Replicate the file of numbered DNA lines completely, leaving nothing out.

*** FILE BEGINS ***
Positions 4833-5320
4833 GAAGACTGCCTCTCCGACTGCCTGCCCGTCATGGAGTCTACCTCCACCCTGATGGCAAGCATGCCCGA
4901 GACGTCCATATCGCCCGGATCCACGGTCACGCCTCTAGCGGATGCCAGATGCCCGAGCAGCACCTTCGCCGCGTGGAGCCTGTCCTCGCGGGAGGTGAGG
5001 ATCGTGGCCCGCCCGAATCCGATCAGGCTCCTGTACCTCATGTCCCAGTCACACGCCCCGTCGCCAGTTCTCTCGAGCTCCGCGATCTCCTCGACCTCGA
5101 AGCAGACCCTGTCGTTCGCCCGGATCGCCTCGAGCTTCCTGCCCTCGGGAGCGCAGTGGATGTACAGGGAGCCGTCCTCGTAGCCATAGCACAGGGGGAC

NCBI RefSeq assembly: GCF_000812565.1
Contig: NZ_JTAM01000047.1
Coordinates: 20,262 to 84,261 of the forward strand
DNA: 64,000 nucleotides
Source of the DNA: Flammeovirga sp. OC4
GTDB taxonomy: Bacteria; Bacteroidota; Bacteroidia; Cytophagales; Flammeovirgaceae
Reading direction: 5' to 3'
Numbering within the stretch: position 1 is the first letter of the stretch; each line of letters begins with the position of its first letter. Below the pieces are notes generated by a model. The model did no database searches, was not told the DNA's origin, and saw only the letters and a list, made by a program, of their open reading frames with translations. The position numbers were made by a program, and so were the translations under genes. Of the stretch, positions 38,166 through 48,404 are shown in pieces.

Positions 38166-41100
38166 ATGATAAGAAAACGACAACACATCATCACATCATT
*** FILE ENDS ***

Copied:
Positions 4833-5320
4833 GAAGACTGCCTCTCCGACTGCCTGCCCGTCATGGAGTCTACCTCCACCCTGATGGCAAGCATGCCCGA
4901 GACGTCCATATCGCCCGGATCCACGGTCACGCCTCTAGCGGATGCCAGATGCCCGAGCAGCACCTTCGCCGCGTGGAGCCTGTCCTCGCGGGAGGTGAGG
5001 ATCGTGGCCCGCCCGAATCCGATCAGGCTCCTGTACCTCATGTCCCAGTCACACGCCCCGTCGCCAGTTCTCTCGAGCTCCGCGATCTCCTCGACCTCGA
5101 AGCAGACCCTGTCGTTCGCCCGGATCGCCTCGAGCTTCCTGCCCTCGGGAGCGCAGTGGATGTACAGGGAGCCGTCCTCGTAGCCATAGCACAGGGGGAC

NCBI RefSeq assembly: GCF_000812565.1
Contig: NZ_JTAM01000047.1
Coordinates: 20,262 to 84,261 of the forward strand
DNA: 64,000 nucleotides
Source of the DNA: Flammeovirga sp. OC4
GTDB taxonomy: Bacteria; Bacteroidota; Bacteroidia; Cytophagales; Flammeovirgaceae
Reading direction: 5' to 3'
Numbering within the stretch: position 1 is the first letter of the stretch; each line of letters begins with the position of its first letter. Below the pieces are notes generated by a model. The model did no database searches, was not told the DNA's origin, and saw only the letters and a list, made by a program, of their open reading frames with translations. The position numbers were made by a program, and so were the translations under genes. Of the stretch, positions 38,166 through 48,404 are shown in pieces.

Positions 38166-41100
38166 ATGATAAGAAAACGACAACACATCATCACATCATT